Boev, Z. (1998): Peafowl (g. Pavo Linnaeus, 1758) and Ptarmigans (g. Lagopus Brisson, 1760): An unique coexistence in North Bulgaria over 3 m. y. ago. - Biogeographia, Nuova Serie, 19, 1997: 219-222.

Boev, Z. (1998): The birds in the Neogene - Quaternary. - Priroda, BAS. 1-2: 57-67. [in Bulgarian]

Simeonov, S., Milchev, B. & Boev, Z. (1998): Study of the Eagle Owl (Bubo bubo (L.)) (Aves: Strigiformes) in Strandzha mountain (Southeast Bulgaria). II. Food spectrum and trophic specialization. - Acta zoologica bulgarica, 50 (2/3): 87-100.

Boev, Z. & Kovachev, D. (1999): Buteo spassovi sp. n. - a Late Miocene Buzzard (Accipitridae, Aves) from SW Bulgaria. - Geologica Balcanica, 29 (1-2): 125-129.

Boev, Z. (1999): Earliest finds of crossbills (genus Loxia) (Aves: Fringillidae) from Varshets (NW Bulgaria). - Geologica balcanica, 29 (3-4): 51-57.

Boev, Z. (1999): Falco bakalovi sp. n. - a Late Pliocene falcon (Falconidae, Aves) from Varshets (W Bulgaria). - Geologica Balcanica, 29 (1-2): 131-135.

Boev, Z. (1999): On the presence of Tetrao partium (Kretzoi, 1962) (Tetraonidae - Galliformes) in the Late Pliocene of Bulgaria. - Historia naturalis bulgarica, 10: 85-96.

Boev, Z. (1999): Late Pliocene Bustards (Otitidae, Gray, 1845) from W Bulgaria. - Historia naturalis bulgarica, 10: 97-108.

Boev, Z. (1999): Regulus bulgaricus sp. n. - the first fossil Kinglet (Aves: Sylviidae) from the Late Pliocene of Varshets (W Bulgaria). - Historia naturalis bulgarica, 10: 109-115.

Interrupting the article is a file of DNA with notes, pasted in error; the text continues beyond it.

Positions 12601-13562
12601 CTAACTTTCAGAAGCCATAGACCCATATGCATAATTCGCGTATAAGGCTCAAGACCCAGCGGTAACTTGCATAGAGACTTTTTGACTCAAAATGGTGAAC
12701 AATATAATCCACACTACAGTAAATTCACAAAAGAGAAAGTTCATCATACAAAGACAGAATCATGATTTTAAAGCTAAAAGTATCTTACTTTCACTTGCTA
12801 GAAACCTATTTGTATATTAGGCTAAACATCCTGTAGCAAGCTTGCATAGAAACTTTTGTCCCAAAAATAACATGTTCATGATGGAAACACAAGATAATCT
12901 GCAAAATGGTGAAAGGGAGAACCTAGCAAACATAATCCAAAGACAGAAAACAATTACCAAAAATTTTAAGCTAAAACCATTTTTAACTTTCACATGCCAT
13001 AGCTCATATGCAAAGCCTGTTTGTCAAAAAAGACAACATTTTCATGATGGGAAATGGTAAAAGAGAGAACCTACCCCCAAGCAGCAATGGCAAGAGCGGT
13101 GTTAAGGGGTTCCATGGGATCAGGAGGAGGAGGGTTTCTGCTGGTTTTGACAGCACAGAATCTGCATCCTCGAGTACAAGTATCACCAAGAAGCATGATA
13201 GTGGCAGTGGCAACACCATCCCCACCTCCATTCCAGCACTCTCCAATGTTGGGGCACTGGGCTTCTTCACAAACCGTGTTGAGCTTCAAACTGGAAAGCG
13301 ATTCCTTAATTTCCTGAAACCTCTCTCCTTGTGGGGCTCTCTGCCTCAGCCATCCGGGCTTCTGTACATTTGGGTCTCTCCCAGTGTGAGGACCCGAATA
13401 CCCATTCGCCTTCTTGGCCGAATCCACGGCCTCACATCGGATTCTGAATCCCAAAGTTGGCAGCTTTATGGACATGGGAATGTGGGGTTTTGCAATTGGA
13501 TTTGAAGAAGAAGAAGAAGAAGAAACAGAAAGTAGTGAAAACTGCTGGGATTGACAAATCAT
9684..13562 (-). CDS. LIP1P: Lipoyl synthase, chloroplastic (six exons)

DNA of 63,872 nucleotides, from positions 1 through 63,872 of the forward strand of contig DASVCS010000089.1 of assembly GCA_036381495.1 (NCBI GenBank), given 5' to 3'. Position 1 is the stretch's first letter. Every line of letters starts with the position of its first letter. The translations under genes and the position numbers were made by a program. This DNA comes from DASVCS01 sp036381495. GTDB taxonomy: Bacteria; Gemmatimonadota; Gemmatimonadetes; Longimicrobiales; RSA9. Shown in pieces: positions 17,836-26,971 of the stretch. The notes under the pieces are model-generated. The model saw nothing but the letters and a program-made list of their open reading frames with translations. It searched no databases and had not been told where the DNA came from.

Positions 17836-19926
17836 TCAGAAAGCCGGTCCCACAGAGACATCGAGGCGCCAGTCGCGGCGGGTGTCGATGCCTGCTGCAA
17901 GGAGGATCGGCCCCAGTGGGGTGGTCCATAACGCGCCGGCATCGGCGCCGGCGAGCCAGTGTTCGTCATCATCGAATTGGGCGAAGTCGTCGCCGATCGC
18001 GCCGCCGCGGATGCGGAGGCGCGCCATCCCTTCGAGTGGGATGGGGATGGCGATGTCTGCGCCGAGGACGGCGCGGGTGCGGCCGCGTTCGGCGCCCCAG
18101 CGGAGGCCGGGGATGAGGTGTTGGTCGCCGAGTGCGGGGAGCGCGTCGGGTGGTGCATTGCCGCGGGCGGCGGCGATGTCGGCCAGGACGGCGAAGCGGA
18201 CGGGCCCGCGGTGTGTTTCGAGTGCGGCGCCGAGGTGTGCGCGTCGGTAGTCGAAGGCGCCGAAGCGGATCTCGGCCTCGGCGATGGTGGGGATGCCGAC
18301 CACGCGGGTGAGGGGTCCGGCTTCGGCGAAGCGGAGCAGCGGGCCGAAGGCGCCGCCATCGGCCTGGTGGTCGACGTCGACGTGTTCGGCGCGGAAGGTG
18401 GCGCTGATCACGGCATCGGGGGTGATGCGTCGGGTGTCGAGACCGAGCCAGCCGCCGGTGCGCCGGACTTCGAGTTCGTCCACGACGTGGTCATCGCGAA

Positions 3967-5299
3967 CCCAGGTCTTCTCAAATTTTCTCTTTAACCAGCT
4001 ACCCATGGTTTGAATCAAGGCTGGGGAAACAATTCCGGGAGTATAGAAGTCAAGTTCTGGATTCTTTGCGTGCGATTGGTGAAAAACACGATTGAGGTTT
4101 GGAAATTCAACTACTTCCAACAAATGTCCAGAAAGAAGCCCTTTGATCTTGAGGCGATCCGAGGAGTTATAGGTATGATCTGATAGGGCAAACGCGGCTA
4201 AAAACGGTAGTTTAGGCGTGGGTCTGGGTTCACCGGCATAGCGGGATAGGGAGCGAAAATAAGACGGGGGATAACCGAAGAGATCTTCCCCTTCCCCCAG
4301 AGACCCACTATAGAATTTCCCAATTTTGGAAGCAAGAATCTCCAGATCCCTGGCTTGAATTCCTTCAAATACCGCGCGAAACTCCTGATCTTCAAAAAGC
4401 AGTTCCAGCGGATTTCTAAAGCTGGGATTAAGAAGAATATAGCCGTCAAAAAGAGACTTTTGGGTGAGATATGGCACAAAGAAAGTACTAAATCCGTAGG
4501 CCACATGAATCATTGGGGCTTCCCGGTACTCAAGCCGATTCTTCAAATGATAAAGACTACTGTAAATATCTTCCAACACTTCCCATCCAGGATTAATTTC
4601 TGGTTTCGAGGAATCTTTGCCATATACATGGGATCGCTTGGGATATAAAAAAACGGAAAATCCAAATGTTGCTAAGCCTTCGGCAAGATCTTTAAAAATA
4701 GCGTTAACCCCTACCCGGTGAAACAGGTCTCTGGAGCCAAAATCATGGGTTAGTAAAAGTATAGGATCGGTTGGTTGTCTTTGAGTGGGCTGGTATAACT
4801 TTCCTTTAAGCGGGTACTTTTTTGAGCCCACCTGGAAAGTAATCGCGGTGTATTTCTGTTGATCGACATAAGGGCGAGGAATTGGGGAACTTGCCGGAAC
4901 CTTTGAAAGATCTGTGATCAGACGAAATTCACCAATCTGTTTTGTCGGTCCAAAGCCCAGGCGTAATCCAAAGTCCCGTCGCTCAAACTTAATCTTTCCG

Boev, Z. (1999): Gallinula balcanica sp. n. (Rallidae: Gruiformes) - a Middle Villafranchian Moorhen from Western Bulgaria. - Acta zoologica bulgarica, 51 (1): 43-47.

Boev, Z. (1999): 60 years of the birth of Dr. Tanyo Michev - an ornithologist, nature conservator, photographer. - Historia naturalis bulgarica, 10: 116. [in Bulgarian]

Boev, Z. (2000): Neogene avifaunas of Bulgaria. - Vertebrata PalAsiatica, 38 (Suppl.): 2-3. (Abstract).

Boev, Z. (2000): Cygnus verae sp. n. (Anseriformes: Anatidae) from the Early Pliocene of Sofia (Bulgaria). - Acta zoologica cracoviensia, 43 (1-2): 185-192.

Boev, Z. (2000): Early Pleistocene and Early Holocene Avifauna of the Cherdzhenitsa Cave (Northwestern Bulgaria) - Historia naturalis bulgarica, 11: 107-116.

Boev, Z. (2000): A book about the bird life of the Rhodopes. - Historia naturalis bulgarica, 11: 126. [in Bulgarian]

Boev, Z. (2000): 70-th anniversary of Dr. Nikolay Iliev - a veterinarian, local lore researcher and archaeozoologist. - Historia naturalis bulgarica, 11: 160. [in Bulgarian]

Boev, Z. (2000): The Presence of Apus baranensis Janossy, 1977 (Apodidae - Aves) in the Late Pliocene of Bulgaria. - Acta zoologica bulgarica, 52 (2): 43-52.

Boev, Z. (2000): Additional material of Geronticus balcanicus Boev, 1998 and Precision of the Age of the Type Locality - Acta zoologica bulgarica, 52 (2): 53-58.

Boev, Z. (2000): Late Pleistocene Avifauna of the Razhishkata Cave (W Bulgaria). - Historia naturalis bulgarica, 12: 71-87.

Boev, Z. (2000): The paleornithology and archaeornithology as paleozoological brancehs. - Historia naturalis bulgarica, 12: 157-166.